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Covfefe-19 The 12th Part: The Only Thing Worse Than This New Board Is TrumpVirus2020

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  • Originally posted by Kepler View Post

    I have a different theory and I'm not being snarky.

    I think ideological blindness can literally make us stupid. It disables the cognitive parts (and/or processes) in our brains that typically distinguish smart from stupid people.

    There's nothing magical about being smart, it's just a gift from the gods like a great fastball or high cheek bones. That means that thing is subject to change under potential stimulae. Trauma is an obvious one: bash a guy in the head with a 2x4 and he's going to drop from Yale to Michigan.

    I hypothesize ideological blindness actually traumatizes the brain and damages people's ability to think. He's not lying, he honestly cannot see because he is suffering from a localized mental incapacity. Surely there has been neurological research to test this and perhaps it fails but it's my hypothesis.
    Plus, he's a UHN fan.
    What kind of cheese are you planning to put on top?

    Comment


    • Originally posted by Kepler View Post

      To be honest that is a low sperm count.
      he said he just had a massage.
      What kind of cheese are you planning to put on top?

      Comment


      • Originally posted by WisconsinWildcard View Post

        A good question. I can speak a bit on it but I would caveat that there are a lot of details that are nuanced that may not translate well.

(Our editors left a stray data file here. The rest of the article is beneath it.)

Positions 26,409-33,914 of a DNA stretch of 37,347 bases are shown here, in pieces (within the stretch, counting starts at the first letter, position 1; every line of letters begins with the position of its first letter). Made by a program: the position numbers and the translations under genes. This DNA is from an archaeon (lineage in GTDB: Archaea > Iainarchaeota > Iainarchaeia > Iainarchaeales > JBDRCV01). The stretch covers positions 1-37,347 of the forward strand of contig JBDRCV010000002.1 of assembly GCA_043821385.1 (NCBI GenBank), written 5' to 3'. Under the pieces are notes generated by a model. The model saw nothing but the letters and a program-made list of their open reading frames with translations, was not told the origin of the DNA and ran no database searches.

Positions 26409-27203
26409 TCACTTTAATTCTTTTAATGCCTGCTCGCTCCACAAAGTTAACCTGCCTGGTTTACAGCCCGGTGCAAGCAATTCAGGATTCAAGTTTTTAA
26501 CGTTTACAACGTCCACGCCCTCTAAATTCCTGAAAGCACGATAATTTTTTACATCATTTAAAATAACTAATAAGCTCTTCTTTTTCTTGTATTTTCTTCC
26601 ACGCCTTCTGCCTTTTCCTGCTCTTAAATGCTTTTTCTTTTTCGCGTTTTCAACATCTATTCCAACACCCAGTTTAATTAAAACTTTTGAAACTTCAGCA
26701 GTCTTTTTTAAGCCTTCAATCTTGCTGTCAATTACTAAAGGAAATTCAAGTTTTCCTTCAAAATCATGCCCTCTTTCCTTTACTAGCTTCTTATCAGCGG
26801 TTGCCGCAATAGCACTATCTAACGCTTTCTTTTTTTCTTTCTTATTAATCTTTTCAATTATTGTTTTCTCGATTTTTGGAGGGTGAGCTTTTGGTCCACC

Different states do have different requirements that trigger an autopsy. Age, reason noted for death, circumstances surrounding death, level of involvement of medical professionals etc. Ultimately that is the best way to determine the exact cause of death in most cases if in the hands of an experienced and well trained pathologist. It is helpful for record keeping but it is also important learning opportunity. NEJM has a weekly section from Mass General that has countless lessons learned from autopsy.

        Coronary artery disease is very common and we have good ideas of historical rates. Most people with CAD do not have heart attacks. If we start seeing changes in the pattern of patients (which is not too challenging, especially in the setting of a tertiary care facility where one team is caring for all heart attacks or strokes), it is a reasonable assumption the ongoing pandemic is changing that. We have actually seen this, with mild heart attacks and strokes essentially staying home, and an increase in more severe or atypical heart attacks/strokes (like in the young, no other clear co-morbidities).

        Covid-19 is pro-thrombotic, we have learned. It has a high rate of pulmonary embolism, ischemic stroke, heart attack, DVT etc in hospitalized patients and a thrombotic event as the presenting symptom is not that uncommon.

        Ultimately, it comes down to where you die and the physician who cared for you to determine most etiologies of death. If you have a patient with clear signs of Covid-19 infection and a thrombotic event, you are more likely to identify that as an etiology. If it is a positive test but you do not feel it was a large contributor, you may not identify it. The vast majority of physicians, especially the ICU docs that are doing most of this, are great, compassionate professionals. The degree of rampant fraud or incompetence required to drastically change the numbers is near impossible and would require a vast conspiracy of hundreds of thousand individuals.